Government officials around here always assume that people all work downtown.  Try getting to Mercer Island on the C-Line.   If you don’t work in downtown, then you need a car, and thus, a parking spot.  It’s ridiculous that they can build 30 units with no parking but if I want to build a Detached Accessory Dwelling in my backyard, I have to provide a parking spot.  

  • Diane August 10, 2016 (1:18 pm)

    hi Rick the Barber; so sorry that you have to move again; that was my first thought when this story posted; then I noticed what looked like apts above, and that has  been my priority, as lifelong renter, to prevent longtime renters from being displaced from their homes; I’m also very concerned about longtime small biz being displaced, and didn’t realize this would be your 4th displacement; you deserve an award for resilience; will keep my eye open in the neighborhood for alternate shop spots (ps; thanks for info on apt above your shop and house on lot next door)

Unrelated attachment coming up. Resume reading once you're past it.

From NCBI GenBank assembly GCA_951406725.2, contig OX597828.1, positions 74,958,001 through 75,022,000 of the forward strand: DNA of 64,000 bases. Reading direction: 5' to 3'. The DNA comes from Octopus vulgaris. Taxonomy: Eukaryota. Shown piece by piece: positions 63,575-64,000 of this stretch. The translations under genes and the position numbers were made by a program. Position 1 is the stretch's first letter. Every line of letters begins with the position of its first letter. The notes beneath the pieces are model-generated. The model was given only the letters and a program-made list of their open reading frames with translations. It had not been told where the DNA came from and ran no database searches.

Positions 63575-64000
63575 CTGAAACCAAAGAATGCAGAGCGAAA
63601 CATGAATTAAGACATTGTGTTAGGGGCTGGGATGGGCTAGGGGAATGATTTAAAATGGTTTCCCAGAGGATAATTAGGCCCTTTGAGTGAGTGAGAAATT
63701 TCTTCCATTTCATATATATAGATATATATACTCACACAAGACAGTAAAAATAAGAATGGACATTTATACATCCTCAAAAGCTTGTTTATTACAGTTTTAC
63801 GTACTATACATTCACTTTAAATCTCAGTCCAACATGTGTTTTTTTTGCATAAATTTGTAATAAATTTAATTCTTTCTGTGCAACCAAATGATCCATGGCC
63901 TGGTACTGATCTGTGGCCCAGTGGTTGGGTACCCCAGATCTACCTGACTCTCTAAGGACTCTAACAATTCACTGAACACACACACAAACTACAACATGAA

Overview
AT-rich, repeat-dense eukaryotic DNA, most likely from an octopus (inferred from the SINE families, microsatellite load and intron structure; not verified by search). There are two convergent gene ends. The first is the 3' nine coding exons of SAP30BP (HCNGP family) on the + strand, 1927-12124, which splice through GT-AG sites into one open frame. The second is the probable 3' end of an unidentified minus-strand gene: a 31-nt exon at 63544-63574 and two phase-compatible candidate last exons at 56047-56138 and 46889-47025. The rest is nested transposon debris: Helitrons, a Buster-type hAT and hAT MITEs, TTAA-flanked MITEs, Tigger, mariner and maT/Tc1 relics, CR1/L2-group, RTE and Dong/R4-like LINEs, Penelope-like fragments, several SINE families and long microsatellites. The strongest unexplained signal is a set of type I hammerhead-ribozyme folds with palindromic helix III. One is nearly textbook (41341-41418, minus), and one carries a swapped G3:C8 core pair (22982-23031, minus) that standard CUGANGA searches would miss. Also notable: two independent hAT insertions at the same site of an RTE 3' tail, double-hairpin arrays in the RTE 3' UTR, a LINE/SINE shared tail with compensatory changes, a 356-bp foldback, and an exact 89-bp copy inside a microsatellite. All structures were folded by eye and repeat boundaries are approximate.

• Rick August 10, 2016 (3:42 pm)

    Hi Diane. Thanks for thinking of me. The sale finalizes at the end of October and have no idea what the new owners will do. Since this will be torn down soon I don’t believe they would crank rents or kick us out right away.  But…..I’ve been fooled before.  Last location I had a verbal with the new owner for 90 days and he popped in with a 28 day vacate notice.  SO the search begins.  I’m a good tenant, really. Just not a lucky one. Also, there are occupied houses on both lots in the back.

  • Buck Cameron August 10, 2016 (5:07 pm)

    Rick knew this was going to happen!